just slightly, you know, just like I grew up my whole life, knowing those things that I've been taught by my accounting teacher in high school, most people didn't hear that a lot of people didn't take that in. Most people didn't come home from that, that class that day and say to their mom and dad, I won't be an accountant. I would just probably like, Oh, my gosh, accounting, get me out of here. I hate numbers, right? Yeah. So a lot of the population
Angie Martin 36:37
do a lot of the population don't find numbers and financial figures, they find it immediately just thinking about it. Their heart races, yeah, in the vast majority of people.
Amy Hooke 36:53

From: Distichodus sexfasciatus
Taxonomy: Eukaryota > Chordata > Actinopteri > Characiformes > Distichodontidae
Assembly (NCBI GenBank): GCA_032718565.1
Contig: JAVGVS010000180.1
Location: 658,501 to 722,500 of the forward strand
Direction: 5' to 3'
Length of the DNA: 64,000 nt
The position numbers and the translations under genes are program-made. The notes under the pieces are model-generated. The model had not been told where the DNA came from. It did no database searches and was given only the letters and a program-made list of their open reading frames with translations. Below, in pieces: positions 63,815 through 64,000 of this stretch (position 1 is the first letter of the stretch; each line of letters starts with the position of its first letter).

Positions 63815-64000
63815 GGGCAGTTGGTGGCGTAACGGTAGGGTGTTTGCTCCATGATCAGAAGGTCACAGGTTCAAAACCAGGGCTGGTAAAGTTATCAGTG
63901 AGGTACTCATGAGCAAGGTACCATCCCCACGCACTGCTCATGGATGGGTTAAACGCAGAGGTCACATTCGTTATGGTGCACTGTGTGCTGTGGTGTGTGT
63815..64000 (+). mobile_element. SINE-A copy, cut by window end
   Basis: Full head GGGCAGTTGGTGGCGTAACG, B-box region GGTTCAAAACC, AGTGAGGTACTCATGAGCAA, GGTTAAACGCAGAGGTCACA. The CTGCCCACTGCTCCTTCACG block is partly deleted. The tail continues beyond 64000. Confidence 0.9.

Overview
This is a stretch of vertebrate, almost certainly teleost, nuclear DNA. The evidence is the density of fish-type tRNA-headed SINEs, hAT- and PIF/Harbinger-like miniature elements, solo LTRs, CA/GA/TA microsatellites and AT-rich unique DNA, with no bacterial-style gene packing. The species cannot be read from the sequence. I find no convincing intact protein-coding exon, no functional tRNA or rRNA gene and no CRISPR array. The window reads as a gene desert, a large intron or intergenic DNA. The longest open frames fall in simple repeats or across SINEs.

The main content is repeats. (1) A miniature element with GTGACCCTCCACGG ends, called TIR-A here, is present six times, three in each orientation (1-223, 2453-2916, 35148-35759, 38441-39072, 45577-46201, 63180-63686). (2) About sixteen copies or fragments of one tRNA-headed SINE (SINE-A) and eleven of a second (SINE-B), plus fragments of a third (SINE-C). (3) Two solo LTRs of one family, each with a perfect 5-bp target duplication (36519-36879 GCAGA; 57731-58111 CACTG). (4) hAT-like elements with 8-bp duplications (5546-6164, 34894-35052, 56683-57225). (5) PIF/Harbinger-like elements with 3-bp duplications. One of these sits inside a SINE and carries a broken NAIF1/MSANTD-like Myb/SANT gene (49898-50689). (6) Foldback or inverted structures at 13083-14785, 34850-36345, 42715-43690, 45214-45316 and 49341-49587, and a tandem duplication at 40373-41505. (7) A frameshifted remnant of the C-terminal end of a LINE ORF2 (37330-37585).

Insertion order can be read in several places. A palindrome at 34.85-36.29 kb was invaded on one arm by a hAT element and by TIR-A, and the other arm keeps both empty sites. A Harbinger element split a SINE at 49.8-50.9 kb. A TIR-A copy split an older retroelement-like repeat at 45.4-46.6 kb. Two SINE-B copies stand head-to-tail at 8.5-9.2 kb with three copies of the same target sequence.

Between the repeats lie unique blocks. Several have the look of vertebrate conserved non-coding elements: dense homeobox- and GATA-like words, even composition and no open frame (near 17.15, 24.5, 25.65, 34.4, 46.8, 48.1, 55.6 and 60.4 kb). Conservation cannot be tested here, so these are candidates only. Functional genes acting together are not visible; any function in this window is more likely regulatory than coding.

That's right. And it can trigger people's feelings from school, you know, people say, Oh, I'm not good at maths. And it's like, well, you don't need to be good at maths, honestly, you just need to take it one step at a time. And I think what happens is with bookkeepers, because we've got so much expertise, what can happen is and you know, this is another thing that would make us different is we bone ram stuff down their throat, and you might not even realise you're doing it. I used to do this without realise very self awareness. Sometimes I even used when I was truthful to myself. And I think I say this in the PRT a one clients one as well, is that I what I used to do is I used to try and scare the client a little bit. So what I would purposely try and overwhelm them a little bit so that they would know that they have no clue what they're doing so that they would, you know, kind of let me be the boss of that. And that is a big mistake. Yeah. So what we do now is, so when a client comes to us, okay, so you have to realise 90% of new clients are rescue jobs, right? So firstly, you've got it help them to make peace with the fact that their accounts are a mess. And you do it in a way that, you know, you just say when when people say because they think they're the only one, right? So you want to know, I always say to them what it's all right. Because Did you know that like nine out of 10 of our new clients accounts are in a mess at some level. So you're normal, and they're like, the breath of relief to start off with. But the second thing that you need to do so then we do a health check, which I have done a couple of podcasts. And I've done a programme on it, which has been like very, very popular. And so what we do is we do a health check. And it's part of our like bigger picture of that forging process, what we do is we diagnose all the issues in the file. But from when once we've diagnosed that we don't like we do it and why we don't overwhelm them, right. So what we do is we present them, these are the mistakes we've found. But the most important thing is that we take over and get the day to day bookkeeping rolling over. But some of these things do need to get addressed. So what we'll do is as we get the hang of the day to day stuff, we'll start to work our way through it. And then that way, we bring one thing to them at a time because if it's because when it's too much, like you've got to remember when you come to someone and you show them all the things that are wrong with their file. Firstly, like the big, you know, that list of stuff, they don't know what most of it means. And the one thing that I will know what it means they might think to themselves. But I trusted my bookkeeper or I trusted my accountant, why didn't they pick up on this? Or my wife was doing it? My wife, yeah, whatever. And so what's happening there is you're going to remember this, all these other dynamics going on behind the scenes, you don't want to just like throw everything at them. They're completely overwhelmed. They might be traumatised because maybe their brother is their accountant or something like that. So you just got to go you just go one thing at a time. You know, you just start with the basics, which is they have the ongoing stuff just has to keep going, you know, and I know more it's gonna pile up. More Yeah, that's right. And everyone kind of thinks, oh, but I can't do everything until everything before that is fixed. It's like, No, you can. And so that's what we do we get the current stuff and the hand, and then we start, you know, going back and reconciling, you know, it's always the GST and the payroll, you know, intercompany, loans, things like that. So we always go through, we go back and figure that out, bit by bit. And you know, we don't have to rush into everything. And that way, we have a chance to build the relationship a bit with the client before we bring more information to them that might trouble them. Yeah. Yeah, I found that's made a huge difference. You know, it's, I've stopped, like, I used to have a lot of aggressive clients before. And now I'm starting to think like I did. Yeah, in some ways I had contributed to that, because I overwhelm them. In some cases, I did it on purpose, because I wanted them to. Yeah.